Water worker Helen Allister shared the stage with industry and thought leaders, who converged at Portcullis House of the House of Commons and brought eye-opening facts about water usage at an event to mark World Water Day.
Following a life-changing visit to Mozambique in 2016 to see the work that global charity WaterAid does to bring clean water and adequate sanitation to communities that have none, Helen, a Sewerage Project Manager at Northumbrian Water, was invited to speak at the event.
Speaking alongside Helen, who is from Rowlands Gill, was Secretary of State for International Development and MP for Witham, the Rt Hon Priti Patel; Joint Chair of the All Party Parliamentary Water Group, Baroness Anne McIntosh; Bruce Keith, President of the Chartered Institute of Water; Lord Palmer, and Aaron Burton from Waterwise.
The event, organised by Dr. Ragasudha Vinjamuri, from Sunderland University, was hosted by Bob Blackman MP.
Speaking at the event the Rt Hon Priti Patel, MP said: “Access to clean and safe drinking water is an essential part of development as it helps people to be healthy and plays a role in lifting people out of poverty and hardship. My Department is supporting investment in providing people with access to clean water. Over the last five years we have helped nearly 65 million people access clean and safe water and will support a further 60 million by 2020. Access to clean and safe water has the power to transform lives for the better, which is why it is a central part of the Government’s development programme.
“We are also investing in research to help improve water infrastructure including flood protection. By working together and in partnership with other countries, we can deliver better water and sanitation facilities to improve the health and life chances of the poorest communities in the world.’’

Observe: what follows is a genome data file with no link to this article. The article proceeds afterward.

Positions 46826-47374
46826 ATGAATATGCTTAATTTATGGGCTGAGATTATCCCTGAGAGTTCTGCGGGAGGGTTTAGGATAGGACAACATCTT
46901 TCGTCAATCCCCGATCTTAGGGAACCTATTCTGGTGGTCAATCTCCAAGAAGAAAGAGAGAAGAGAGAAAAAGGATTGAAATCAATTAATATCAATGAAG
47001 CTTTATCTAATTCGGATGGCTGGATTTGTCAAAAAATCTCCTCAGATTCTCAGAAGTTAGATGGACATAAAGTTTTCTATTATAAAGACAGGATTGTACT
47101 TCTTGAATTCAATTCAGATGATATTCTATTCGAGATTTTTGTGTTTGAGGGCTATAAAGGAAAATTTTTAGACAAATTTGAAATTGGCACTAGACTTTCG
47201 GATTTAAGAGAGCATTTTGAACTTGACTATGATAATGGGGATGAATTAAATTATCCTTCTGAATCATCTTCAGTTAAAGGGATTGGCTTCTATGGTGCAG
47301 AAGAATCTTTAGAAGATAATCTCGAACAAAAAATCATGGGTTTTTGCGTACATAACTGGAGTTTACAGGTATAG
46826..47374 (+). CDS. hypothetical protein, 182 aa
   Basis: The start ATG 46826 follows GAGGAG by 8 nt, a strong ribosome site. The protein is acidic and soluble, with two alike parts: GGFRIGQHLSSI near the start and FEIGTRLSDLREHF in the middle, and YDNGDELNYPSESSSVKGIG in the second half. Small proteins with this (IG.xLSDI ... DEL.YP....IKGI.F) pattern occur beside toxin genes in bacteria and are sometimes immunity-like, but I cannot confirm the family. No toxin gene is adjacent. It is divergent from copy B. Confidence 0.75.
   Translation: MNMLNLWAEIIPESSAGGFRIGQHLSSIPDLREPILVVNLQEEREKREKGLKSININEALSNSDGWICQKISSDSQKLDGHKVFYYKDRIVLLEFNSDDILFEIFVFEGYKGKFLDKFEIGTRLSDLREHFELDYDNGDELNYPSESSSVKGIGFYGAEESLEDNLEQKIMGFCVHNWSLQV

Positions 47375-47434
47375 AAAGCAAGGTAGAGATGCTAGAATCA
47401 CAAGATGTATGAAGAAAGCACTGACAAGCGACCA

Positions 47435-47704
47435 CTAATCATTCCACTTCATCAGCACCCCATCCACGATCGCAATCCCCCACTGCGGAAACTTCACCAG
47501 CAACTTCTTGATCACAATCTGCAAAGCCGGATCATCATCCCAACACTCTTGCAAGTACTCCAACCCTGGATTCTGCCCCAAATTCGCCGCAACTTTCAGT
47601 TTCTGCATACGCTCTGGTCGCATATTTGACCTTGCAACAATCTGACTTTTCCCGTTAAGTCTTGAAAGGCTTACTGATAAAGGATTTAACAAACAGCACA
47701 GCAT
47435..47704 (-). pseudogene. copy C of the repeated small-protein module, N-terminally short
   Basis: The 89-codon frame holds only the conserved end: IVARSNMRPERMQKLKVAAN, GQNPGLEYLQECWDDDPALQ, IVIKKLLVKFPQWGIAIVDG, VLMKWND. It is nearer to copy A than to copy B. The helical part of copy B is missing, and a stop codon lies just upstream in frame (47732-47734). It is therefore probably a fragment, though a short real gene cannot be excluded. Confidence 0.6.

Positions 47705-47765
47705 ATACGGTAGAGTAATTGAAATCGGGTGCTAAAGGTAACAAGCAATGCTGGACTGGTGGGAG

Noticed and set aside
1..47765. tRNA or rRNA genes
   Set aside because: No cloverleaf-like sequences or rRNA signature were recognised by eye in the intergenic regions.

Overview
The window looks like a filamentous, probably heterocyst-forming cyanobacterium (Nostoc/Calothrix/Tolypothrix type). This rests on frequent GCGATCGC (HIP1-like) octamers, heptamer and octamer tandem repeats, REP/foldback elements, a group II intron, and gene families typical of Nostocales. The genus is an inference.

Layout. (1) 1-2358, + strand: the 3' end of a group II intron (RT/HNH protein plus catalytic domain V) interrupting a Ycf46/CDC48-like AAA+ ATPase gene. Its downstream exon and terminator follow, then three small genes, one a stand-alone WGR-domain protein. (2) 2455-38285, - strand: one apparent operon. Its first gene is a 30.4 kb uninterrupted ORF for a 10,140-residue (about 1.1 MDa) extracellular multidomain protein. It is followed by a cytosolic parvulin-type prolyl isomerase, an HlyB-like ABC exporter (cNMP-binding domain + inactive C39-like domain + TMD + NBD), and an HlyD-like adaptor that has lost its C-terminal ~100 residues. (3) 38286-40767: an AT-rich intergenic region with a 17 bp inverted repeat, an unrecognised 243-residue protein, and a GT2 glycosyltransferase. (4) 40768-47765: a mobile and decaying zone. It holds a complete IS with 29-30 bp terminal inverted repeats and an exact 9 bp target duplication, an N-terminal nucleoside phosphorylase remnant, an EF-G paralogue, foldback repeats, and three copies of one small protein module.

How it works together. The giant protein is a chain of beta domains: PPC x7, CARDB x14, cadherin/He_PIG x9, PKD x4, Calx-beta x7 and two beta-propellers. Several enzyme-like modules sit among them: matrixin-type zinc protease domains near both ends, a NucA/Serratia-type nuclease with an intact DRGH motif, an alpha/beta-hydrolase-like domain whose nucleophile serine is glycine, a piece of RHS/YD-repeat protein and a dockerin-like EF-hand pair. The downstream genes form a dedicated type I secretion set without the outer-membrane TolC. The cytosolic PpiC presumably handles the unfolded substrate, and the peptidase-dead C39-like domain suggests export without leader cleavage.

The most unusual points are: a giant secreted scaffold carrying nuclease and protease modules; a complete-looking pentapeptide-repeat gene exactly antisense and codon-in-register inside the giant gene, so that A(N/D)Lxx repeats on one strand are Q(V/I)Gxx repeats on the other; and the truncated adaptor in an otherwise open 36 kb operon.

Helen Allister, said: “I am absolutely delighted to have been asked to take part in this event. World Water Day is a great time to be conscious of how much water we use every day, and recognise how fortunate we are to have it at our disposal. And, in turn, we must be conscious of how access to clean and safe water positively affects our lives, our economies, and our societies.’’
Organiser of the event, Dr Ragasudha Vinjamuri said: “It was an immense gratification to organise the UN World Water Day at the House of Commons which has had water industry representatives, thought leaders and policy makers coming together and sharing their views and expertise on water efficiency and water poverty. We have gained several meaningful insights from the presentations. To produce and perform a dance choreographic and song pieces depicting the importance of water in lives and livelihoods was creative and interesting. I hope the take home message is put into practice further.’’
Helen Allister added: "As we mark World Water Day every year, you can do so by recognising the vital – and largely underappreciated – role water has in our lives, and reflect on how important it is that we continue to work to ensure that someday everyone is able to take advantage of this important resource in the same ways we enjoy today."
Northumbrian Water’s Northumbrian WaterAid committee of supporters and employee volunteers holds events and conducts fundraising activity for the global charity WaterAid, which aims to deliver clean water and sanitation to all people everywhere in the world.
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Northumbrian Water Limited supplies 2.7 million customers in the North East with both water and sewerage services, trading as Northumbrian Water, and 1.8 million customers in the South East with water services, trading as Essex & Suffolk Water.
In the most recent survey by the Consumer Council for Water, Northumbrian Water was named the UK’s most trusted water company by its customers. 2017 also saw Northumbrian Water named the world’s most ethical water company for the seventh successive year.